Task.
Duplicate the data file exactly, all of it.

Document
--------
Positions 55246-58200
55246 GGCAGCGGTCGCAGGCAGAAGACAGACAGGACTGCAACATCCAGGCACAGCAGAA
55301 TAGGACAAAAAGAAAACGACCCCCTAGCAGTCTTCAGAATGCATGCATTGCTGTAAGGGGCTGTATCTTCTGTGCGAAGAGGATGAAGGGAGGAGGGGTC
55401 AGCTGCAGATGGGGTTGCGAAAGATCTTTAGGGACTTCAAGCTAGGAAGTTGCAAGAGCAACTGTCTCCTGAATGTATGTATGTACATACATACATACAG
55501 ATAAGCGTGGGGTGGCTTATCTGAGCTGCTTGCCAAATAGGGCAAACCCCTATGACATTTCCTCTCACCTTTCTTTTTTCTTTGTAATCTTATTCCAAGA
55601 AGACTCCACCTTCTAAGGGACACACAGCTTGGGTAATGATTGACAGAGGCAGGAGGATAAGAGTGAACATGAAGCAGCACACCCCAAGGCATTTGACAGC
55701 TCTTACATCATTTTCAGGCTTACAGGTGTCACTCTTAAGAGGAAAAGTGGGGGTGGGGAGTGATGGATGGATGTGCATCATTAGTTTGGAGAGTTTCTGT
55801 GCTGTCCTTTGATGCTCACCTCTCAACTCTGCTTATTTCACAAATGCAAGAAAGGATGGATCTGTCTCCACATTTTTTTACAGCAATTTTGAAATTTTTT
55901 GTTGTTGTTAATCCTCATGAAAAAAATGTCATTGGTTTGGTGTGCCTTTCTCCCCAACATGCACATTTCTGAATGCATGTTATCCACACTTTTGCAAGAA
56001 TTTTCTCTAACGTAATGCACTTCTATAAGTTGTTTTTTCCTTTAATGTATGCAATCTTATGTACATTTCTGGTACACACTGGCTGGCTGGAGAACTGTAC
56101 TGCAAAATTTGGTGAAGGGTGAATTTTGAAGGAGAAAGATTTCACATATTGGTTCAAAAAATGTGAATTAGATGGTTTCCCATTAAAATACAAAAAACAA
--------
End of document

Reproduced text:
Positions 55246-58200
55246 GGCAGCGGTCGCAGGCAGAAGACAGACAGGACTGCAACATCCAGGCACAGCAGAA
55301 TAGGACAAAAAGAAAACGACCCCCTAGCAGTCTTCAGAATGCATGCATTGCTGTAAGGGGCTGTATCTTCTGTGCGAAGAGGATGAAGGGAGGAGGGGTC
55401 AGCTGCAGATGGGGTTGCGAAAGATCTTTAGGGACTTCAAGCTAGGAAGTTGCAAGAGCAACTGTCTCCTGAATGTATGTATGTACATACATACATACAG
55501 ATAAGCGTGGGGTGGCTTATCTGAGCTGCTTGCCAAATAGGGCAAACCCCTATGACATTTCCTCTCACCTTTCTTTTTTCTTTGTAATCTTATTCCAAGA
55601 AGACTCCACCTTCTAAGGGACACACAGCTTGGGTAATGATTGACAGAGGCAGGAGGATAAGAGTGAACATGAAGCAGCACACCCCAAGGCATTTGACAGC
55701 TCTTACATCATTTTCAGGCTTACAGGTGTCACTCTTAAGAGGAAAAGTGGGGGTGGGGAGTGATGGATGGATGTGCATCATTAGTTTGGAGAGTTTCTGT
55801 GCTGTCCTTTGATGCTCACCTCTCAACTCTGCTTATTTCACAAATGCAAGAAAGGATGGATCTGTCTCCACATTTTTTTACAGCAATTTTGAAATTTTTT
55901 GTTGTTGTTAATCCTCATGAAAAAAATGTCATTGGTTTGGTGTGCCTTTCTCCCCAACATGCACATTTCTGAATGCATGTTATCCACACTTTTGCAAGAA
56001 TTTTCTCTAACGTAATGCACTTCTATAAGTTGTTTTTTCCTTTAATGTATGCAATCTTATGTACATTTCTGGTACACACTGGCTGGCTGGAGAACTGTAC
56101 TGCAAAATTTGGTGAAGGGTGAATTTTGAAGGAGAAAGATTTCACATATTGGTTCAAAAAATGTGAATTAGATGGTTTCCCATTAAAATACAAAAAACAA